Common Generator Problems and Solutions
When it comes to common generator problems and solutions, it’s important to have some basic knowledge. Knowing common problems that can occur with generators will ensure you know what to keep an eye out for. Having information about solutions to these common problems will mean you’re prepared to problem-solve if and when any issues arise. Preparedness for generator problems is a great way to make sure you face as little downtime as possible should an issue arise.
List of Common Generator Problems and Solutions
Familiarize yourself with the brief descriptions of common generator problems and solutions listed below in order to have a basic understanding of problems that can arise with any generator:
- Batteries: Battery failure is the most common failure when it comes to generators. Always make sure the batteries, chargers, and all cables and connections leading to and from are in good condition.
- Failure to Start: If a generator fails to start, one cause could be the controls not being set to auto. If the main control switch has been placed in the “off/reset” position, the generator will not automatically kick in when needed.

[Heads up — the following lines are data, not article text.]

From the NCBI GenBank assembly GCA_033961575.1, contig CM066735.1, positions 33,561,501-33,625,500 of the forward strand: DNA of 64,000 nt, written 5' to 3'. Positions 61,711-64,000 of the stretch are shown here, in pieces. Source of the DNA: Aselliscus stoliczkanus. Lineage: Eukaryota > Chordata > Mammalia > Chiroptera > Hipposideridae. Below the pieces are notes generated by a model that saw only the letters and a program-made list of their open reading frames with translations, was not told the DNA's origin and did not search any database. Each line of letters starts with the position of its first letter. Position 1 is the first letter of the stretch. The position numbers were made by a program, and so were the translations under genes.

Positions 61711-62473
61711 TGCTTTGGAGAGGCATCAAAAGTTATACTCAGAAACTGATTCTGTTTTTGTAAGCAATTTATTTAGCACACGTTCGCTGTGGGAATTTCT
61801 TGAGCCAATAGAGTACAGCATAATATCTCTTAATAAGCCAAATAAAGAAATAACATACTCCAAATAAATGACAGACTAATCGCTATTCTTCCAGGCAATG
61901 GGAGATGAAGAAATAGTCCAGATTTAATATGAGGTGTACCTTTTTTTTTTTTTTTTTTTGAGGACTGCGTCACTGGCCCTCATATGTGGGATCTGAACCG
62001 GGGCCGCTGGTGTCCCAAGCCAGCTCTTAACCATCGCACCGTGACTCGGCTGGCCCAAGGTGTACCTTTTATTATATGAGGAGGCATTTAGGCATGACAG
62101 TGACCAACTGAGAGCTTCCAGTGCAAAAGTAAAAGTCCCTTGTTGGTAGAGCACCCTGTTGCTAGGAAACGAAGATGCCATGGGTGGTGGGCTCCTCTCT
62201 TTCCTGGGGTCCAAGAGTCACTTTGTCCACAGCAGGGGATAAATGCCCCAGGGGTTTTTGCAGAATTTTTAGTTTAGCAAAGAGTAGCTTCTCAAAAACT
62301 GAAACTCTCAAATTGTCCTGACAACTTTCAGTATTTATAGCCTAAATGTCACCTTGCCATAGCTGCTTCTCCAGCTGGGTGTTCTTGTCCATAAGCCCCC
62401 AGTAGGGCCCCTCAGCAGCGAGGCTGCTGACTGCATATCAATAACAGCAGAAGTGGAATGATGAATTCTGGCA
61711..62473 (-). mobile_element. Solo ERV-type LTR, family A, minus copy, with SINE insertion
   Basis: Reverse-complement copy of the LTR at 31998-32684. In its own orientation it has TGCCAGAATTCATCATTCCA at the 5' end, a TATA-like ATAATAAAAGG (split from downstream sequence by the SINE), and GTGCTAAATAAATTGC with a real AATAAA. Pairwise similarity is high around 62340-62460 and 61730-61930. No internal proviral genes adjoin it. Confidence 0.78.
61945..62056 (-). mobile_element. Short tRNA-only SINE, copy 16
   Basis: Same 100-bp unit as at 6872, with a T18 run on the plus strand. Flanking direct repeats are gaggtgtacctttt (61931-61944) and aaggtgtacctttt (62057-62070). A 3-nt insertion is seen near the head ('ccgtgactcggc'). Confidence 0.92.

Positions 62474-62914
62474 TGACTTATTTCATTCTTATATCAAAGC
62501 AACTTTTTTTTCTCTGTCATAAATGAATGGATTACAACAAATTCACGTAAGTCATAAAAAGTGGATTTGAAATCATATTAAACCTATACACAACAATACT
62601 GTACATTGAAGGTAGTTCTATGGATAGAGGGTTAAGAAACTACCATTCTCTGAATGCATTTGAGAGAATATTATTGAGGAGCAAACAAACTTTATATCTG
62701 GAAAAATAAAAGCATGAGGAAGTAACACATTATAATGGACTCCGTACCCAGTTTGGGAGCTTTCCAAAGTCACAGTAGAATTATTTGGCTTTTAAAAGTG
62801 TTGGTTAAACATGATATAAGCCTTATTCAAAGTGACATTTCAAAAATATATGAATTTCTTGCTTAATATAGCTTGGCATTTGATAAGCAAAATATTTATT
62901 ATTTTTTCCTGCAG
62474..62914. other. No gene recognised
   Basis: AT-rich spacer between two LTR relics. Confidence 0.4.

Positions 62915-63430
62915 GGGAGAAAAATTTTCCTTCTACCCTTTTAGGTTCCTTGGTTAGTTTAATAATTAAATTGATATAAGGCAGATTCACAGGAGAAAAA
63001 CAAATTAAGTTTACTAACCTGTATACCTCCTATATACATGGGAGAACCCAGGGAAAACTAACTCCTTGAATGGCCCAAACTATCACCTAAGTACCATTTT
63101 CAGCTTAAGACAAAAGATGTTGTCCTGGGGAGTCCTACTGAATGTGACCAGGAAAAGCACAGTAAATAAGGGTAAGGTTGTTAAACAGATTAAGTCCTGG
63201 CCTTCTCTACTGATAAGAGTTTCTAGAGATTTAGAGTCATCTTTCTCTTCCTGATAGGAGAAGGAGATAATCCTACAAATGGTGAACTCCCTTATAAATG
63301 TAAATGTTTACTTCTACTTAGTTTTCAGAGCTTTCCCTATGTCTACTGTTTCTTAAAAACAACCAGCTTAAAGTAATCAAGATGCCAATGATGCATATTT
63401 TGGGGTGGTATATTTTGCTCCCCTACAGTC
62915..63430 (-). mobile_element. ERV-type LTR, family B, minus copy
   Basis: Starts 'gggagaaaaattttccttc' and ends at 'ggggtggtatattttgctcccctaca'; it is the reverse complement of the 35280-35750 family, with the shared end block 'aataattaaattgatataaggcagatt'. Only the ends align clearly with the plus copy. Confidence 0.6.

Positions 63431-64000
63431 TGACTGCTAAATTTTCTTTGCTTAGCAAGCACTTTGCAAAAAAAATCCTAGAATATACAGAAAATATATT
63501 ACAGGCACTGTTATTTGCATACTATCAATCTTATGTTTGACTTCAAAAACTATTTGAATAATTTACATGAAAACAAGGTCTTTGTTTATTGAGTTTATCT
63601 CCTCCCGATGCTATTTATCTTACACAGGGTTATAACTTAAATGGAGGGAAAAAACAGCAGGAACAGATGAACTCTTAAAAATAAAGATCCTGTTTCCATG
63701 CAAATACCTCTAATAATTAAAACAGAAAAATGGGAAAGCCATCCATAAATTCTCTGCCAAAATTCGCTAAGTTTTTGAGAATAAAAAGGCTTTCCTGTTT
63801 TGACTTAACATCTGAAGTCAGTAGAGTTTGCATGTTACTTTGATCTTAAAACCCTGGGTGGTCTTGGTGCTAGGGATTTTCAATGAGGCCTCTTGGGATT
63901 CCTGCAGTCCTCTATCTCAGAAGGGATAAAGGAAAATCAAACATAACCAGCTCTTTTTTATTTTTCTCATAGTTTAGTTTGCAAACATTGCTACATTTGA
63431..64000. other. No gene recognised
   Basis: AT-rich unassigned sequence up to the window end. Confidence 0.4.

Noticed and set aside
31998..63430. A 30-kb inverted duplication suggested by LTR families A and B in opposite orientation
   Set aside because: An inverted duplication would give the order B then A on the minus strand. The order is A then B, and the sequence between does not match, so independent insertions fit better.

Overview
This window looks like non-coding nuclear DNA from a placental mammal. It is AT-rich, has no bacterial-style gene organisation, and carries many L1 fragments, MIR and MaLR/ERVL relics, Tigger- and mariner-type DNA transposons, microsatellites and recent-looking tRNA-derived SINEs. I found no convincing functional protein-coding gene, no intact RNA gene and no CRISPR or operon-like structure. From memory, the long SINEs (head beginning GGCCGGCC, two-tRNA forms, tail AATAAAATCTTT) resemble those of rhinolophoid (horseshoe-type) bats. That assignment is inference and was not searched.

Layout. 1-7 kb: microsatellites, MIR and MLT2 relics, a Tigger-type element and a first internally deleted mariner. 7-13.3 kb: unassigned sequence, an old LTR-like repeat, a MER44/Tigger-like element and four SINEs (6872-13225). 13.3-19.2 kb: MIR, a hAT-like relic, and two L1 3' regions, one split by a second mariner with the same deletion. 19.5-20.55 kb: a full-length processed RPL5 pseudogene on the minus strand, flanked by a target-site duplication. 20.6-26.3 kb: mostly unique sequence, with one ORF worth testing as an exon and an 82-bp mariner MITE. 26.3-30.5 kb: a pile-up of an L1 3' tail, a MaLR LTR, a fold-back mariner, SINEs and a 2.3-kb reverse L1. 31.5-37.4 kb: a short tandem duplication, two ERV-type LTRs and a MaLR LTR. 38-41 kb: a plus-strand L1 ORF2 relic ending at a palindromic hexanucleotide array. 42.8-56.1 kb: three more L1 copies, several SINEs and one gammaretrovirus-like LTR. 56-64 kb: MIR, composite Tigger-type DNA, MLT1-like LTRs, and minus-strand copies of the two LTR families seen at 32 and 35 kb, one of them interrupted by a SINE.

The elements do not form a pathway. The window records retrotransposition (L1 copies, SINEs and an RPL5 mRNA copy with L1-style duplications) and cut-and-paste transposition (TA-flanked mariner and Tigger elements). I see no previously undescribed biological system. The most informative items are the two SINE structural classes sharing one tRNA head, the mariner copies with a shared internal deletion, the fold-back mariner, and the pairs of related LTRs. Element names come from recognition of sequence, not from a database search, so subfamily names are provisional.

- Generator Leaks: Oil, fuel or coolant leaks can often be prevented by performing regular maintenance on a unit. The most common coolant leaks are caused by block heater hoses’ failing; these hoses can wear out relatively quickly due to the extreme temperatures given off by the block heaters. Wet stacking is an occurrence that appears as a leak as well, and can be prevented in a variety of ways such as generator paralleling.
- Running Out of Fuel: Fuel gauges can sometimes fail to properly indicate fuel levels, resulting in generators running out of fuel. Mechanical gauges may become stuck, failing to indicate depleting fuel levels. It’s a good idea to manually check fuel levels and be prepared with onsite-storage or other means of securing fuel for when refueling is necessary.
- High Fuel Level Alarm: This alarm is designed to activate when fuel levels are too high in an effort to avoid the overfilling of a fuel tank. It is possible, although rare, that as fuel undergoes natural thermal expansion (such as on a day with extremely high temperatures), the high fuel level alarm will activate. If this occurs, the alarm may go off on its own once the fuel level returns to its allowed level. It is also possible to manually reset the alarm.
By understanding the most common generator problems, prevention is also easier. Regular inspections and routine maintenance will help to prevent many of the common issues from happening.